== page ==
Oculus has a new front open in the legal field when facing a new lawsuit. This time it’s a company called Total Recall (nothing to do with the movie). The reasons for the lawsuit date back to 2010 and point to Palmer Luckey.
The Oculus and Zenimax cases are now joined by Total Recall Technologies, of which two partners are part: Ron Igra and Thomas Seidl. According to the lawsuit, in December 2010, a year and a half before Palmer Luckey launched the Oculus Kickstarter campaign, Seidl met Palmer and told him about his interest in creating a virtual reality device, insisting that what they talked about would be confidential. In 2011, they paid Palmer to build a prototype to their specifications, on the condition of obtaining exclusive rights to it, to which Palmer Luckey agreed. Several legal documents were signed and in the month of August, Palmer sent them the prototype. From that time until mid-2012, Seidl tested the prototype and gave Palmer information and advice on how to improve it. At that time, and always according to the plaintiffs, Palmer showed the prototype to third parties (they could refer to John Carmack) as if it were his, breaking the signed agreement, and soon launched the Rift Kickstarter campaign.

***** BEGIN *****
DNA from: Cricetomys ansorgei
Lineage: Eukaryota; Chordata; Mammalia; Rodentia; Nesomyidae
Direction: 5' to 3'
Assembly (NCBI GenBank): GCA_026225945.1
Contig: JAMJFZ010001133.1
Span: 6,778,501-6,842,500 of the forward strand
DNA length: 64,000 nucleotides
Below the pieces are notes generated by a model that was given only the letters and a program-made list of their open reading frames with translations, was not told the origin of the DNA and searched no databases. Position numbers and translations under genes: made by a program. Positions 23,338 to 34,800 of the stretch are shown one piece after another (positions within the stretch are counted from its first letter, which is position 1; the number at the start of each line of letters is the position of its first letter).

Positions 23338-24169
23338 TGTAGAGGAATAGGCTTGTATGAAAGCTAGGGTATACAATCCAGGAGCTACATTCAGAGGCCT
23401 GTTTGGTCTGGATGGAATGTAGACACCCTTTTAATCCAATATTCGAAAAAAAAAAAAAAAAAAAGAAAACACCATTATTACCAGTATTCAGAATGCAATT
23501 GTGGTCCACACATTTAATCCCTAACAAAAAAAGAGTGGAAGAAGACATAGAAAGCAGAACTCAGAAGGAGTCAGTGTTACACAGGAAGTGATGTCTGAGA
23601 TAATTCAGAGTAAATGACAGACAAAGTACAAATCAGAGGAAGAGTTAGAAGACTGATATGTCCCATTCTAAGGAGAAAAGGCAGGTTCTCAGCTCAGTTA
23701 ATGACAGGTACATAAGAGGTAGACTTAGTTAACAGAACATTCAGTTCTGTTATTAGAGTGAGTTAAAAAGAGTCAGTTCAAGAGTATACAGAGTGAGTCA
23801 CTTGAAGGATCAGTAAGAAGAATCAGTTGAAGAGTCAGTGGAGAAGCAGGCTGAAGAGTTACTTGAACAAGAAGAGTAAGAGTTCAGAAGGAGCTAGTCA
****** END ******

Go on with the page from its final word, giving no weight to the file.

We have decided to investigate the matter, and we verify that Palmer Luckey posted on the forums of mtbs3d.com that he manufactured a first prototype that he baptized as PR1 in November 2010, just a couple of months before he was allegedly contacted by Total Recall Technologies. A year later, and after having signed with Total Recall, Palmer built a second prototype called PR2, it was in September 2011. Very soon after, in November of that same year, the PR3 arrived, which was basically a wireless version of the PR2. Finally, the fourth prototype that you can see in the image above, was sent to Andres Hernandez “Cybereality”, moderator of mtbs3d.com he currently works as a community manager for Oculus. Unfortunately it is the only one of which we have been able to find images, since those that were in the messages left by Palmer Luckey have disappeared.
The only thing that our little research work clarifies is that Palmer had built an HMD by his own means a few months before Total Recall contacted him. Now it will have to be the justice who determines if Palmer really broke his agreement by sharing his information with others, we assume that they refer to John Carmack, who according to Zenimax also helped Palmer improve his viewfinders until it led to the Oculus Rift DK1.